There Maybe Hope For Them Yetby Kevin Boyd
From a recent Jonah Goldberg column in NRO:
A bunch of readers wanted to know what I meant when I said that my views on “libertarianism” have “evolved” since my earlier, full-throated, attacks. Well, for starters, I no longer make jokes like: “Q: What’s the hardest part about being a libertarian? A: Telling your parents you’re gay.”
Again, more seriously, as I’ve watched compassionate conservatism, Buchananism, Crunchy Conservatism, and similar movements bubble-up since the end of the Cold War, I think it’s better for everybody concerned if we start from a foundation of libertarianism and build up from it. In public policy — as opposed to cultural politics — I think the default position should be libertarian and then arguments should be made for why we should deviate from libertarian dogma. I’m more sympathetic to arguments based on tradition and custom than your average libertarian. But I’m more hostile than I used to be to what you might call neo-traditionalism in the forms of “national greatness” conservatism, Buchananism, Crunchy Conservatism, and the rest. I am extremely susceptible to nostalgia, but intellectually I think it is more often than not a poison to clear thinking. Starting from libertarian assumptions puts you in a better place to identify nostalgic toxins. My problem with the so-called paleolibertarians is that they are often more nostalgic than the conservatives they denounce.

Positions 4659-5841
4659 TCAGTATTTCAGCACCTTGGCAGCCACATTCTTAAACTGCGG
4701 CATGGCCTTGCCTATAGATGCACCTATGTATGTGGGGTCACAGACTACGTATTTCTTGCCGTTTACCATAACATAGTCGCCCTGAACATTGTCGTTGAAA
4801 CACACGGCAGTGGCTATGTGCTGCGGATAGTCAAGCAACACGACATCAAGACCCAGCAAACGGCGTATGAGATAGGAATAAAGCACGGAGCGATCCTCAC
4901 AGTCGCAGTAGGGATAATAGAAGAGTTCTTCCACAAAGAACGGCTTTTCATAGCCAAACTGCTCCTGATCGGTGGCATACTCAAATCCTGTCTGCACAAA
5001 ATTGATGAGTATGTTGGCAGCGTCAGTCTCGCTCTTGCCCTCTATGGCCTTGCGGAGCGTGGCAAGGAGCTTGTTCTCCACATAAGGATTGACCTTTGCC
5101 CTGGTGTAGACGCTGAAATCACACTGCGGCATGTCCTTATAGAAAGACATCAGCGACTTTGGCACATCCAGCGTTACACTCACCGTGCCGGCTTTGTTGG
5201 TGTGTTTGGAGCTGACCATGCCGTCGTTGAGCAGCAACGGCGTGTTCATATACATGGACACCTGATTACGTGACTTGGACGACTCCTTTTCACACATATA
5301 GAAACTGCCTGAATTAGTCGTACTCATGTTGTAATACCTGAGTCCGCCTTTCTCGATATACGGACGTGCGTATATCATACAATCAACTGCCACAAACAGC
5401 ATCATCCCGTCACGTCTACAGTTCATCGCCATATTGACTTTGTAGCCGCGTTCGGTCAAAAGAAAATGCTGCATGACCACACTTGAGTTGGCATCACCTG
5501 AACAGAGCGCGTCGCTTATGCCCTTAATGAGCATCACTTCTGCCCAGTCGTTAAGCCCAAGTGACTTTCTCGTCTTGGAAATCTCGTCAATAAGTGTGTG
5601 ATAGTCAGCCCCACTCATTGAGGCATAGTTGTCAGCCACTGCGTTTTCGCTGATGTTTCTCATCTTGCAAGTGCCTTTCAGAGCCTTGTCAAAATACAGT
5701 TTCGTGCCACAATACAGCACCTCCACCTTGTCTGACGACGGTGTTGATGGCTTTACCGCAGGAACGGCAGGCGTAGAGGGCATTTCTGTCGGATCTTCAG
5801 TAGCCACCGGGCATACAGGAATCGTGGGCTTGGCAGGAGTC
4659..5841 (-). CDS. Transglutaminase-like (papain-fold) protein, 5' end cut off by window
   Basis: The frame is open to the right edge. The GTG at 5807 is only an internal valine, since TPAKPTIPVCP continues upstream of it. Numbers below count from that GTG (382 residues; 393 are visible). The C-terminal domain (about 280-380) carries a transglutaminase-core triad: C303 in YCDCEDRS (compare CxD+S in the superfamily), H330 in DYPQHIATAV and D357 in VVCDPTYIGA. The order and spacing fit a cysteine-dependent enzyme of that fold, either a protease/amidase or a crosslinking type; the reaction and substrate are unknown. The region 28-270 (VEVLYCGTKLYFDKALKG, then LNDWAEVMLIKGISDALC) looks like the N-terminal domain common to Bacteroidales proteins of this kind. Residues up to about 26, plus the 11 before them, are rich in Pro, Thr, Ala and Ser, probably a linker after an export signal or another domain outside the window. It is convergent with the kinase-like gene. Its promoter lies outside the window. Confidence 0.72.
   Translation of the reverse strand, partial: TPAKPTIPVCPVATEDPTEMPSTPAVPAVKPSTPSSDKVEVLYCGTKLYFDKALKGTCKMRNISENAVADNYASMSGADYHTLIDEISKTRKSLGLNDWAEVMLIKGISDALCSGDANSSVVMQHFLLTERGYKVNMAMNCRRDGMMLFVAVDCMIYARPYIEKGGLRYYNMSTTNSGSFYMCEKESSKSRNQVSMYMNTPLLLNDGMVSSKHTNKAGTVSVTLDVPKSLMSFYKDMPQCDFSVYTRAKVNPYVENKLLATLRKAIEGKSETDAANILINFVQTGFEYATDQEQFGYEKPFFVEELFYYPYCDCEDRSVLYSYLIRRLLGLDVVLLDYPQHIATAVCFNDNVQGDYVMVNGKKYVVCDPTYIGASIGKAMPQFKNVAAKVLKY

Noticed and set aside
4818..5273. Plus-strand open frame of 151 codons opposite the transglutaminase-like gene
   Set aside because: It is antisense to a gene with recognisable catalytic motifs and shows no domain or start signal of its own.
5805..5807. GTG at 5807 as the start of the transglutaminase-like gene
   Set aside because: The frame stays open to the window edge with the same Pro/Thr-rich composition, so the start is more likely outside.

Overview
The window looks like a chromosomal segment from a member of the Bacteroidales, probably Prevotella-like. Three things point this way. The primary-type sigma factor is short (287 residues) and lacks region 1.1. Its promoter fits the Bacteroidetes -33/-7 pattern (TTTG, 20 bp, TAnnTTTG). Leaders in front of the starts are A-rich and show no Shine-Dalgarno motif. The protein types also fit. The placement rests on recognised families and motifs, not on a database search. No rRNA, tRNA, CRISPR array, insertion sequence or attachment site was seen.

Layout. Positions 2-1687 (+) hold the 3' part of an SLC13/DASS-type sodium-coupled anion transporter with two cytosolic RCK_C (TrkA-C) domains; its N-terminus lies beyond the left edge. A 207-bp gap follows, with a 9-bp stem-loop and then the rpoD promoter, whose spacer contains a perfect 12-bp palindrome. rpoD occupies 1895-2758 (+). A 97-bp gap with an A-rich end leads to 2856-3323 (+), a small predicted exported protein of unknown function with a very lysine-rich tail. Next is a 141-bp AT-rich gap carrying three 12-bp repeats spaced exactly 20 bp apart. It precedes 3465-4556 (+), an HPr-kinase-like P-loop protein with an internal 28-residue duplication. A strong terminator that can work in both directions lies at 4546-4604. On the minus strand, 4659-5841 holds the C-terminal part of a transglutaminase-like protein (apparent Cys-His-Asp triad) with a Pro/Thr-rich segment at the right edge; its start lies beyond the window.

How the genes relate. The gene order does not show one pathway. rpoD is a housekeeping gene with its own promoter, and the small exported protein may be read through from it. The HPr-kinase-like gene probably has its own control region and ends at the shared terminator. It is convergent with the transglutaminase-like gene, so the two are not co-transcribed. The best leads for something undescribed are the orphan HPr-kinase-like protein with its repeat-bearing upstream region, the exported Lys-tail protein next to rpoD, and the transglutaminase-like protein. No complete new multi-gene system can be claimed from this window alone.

The beginnings of our conservative friends having some sense knocked into them, or what? Discuss.